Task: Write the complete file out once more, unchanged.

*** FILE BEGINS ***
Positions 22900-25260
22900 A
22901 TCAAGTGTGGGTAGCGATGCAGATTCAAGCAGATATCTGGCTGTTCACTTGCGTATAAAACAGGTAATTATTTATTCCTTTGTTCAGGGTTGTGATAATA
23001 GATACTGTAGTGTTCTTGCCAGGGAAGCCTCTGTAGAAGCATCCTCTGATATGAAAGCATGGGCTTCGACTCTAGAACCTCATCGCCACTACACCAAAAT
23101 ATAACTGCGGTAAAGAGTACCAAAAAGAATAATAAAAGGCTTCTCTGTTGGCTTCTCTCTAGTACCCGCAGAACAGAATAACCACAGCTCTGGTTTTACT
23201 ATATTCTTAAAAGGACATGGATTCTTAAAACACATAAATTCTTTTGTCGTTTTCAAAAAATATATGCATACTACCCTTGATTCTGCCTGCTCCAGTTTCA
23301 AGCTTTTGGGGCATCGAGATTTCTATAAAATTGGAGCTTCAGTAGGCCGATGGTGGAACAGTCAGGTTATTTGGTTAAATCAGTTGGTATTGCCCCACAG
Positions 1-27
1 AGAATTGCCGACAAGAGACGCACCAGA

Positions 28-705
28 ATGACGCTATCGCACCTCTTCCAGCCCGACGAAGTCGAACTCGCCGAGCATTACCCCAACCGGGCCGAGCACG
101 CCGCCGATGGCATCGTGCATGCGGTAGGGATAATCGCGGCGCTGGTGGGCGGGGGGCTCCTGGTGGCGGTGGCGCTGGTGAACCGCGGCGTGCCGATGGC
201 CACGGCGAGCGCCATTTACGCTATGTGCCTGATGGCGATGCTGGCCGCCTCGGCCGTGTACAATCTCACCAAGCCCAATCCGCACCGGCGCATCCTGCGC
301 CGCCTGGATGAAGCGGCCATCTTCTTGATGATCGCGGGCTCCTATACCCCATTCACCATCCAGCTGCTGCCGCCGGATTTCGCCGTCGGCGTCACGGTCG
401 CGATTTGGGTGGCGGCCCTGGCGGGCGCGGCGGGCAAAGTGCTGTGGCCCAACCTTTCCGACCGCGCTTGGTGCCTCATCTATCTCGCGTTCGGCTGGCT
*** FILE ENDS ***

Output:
Positions 22900-25260
22900 A
22901 TCAAGTGTGGGTAGCGATGCAGATTCAAGCAGATATCTGGCTGTTCACTTGCGTATAAAACAGGTAATTATTTATTCCTTTGTTCAGGGTTGTGATAATA
23001 GATACTGTAGTGTTCTTGCCAGGGAAGCCTCTGTAGAAGCATCCTCTGATATGAAAGCATGGGCTTCGACTCTAGAACCTCATCGCCACTACACCAAAAT
23101 ATAACTGCGGTAAAGAGTACCAAAAAGAATAATAAAAGGCTTCTCTGTTGGCTTCTCTCTAGTACCCGCAGAACAGAATAACCACAGCTCTGGTTTTACT
23201 ATATTCTTAAAAGGACATGGATTCTTAAAACACATAAATTCTTTTGTCGTTTTCAAAAAATATATGCATACTACCCTTGATTCTGCCTGCTCCAGTTTCA
23301 AGCTTTTGGGGCATCGAGATTTCTATAAAATTGGAGCTTCAGTAGGCCGATGGTGGAACAGTCAGGTTATTTGGTTAAATCAGTTGGTATTGCCCCACAG
Positions 1-27
1 AGAATTGCCGACAAGAGACGCACCAGA

Positions 28-705
28 ATGACGCTATCGCACCTCTTCCAGCCCGACGAAGTCGAACTCGCCGAGCATTACCCCAACCGGGCCGAGCACG
101 CCGCCGATGGCATCGTGCATGCGGTAGGGATAATCGCGGCGCTGGTGGGCGGGGGGCTCCTGGTGGCGGTGGCGCTGGTGAACCGCGGCGTGCCGATGGC
201 CACGGCGAGCGCCATTTACGCTATGTGCCTGATGGCGATGCTGGCCGCCTCGGCCGTGTACAATCTCACCAAGCCCAATCCGCACCGGCGCATCCTGCGC
301 CGCCTGGATGAAGCGGCCATCTTCTTGATGATCGCGGGCTCCTATACCCCATTCACCATCCAGCTGCTGCCGCCGGATTTCGCCGTCGGCGTCACGGTCG
401 CGATTTGGGTGGCGGCCCTGGCGGGCGCGGCGGGCAAAGTGCTGTGGCCCAACCTTTCCGACCGCGCTTGGTGCCTCATCTATCTCGCGTTCGGCTGGCT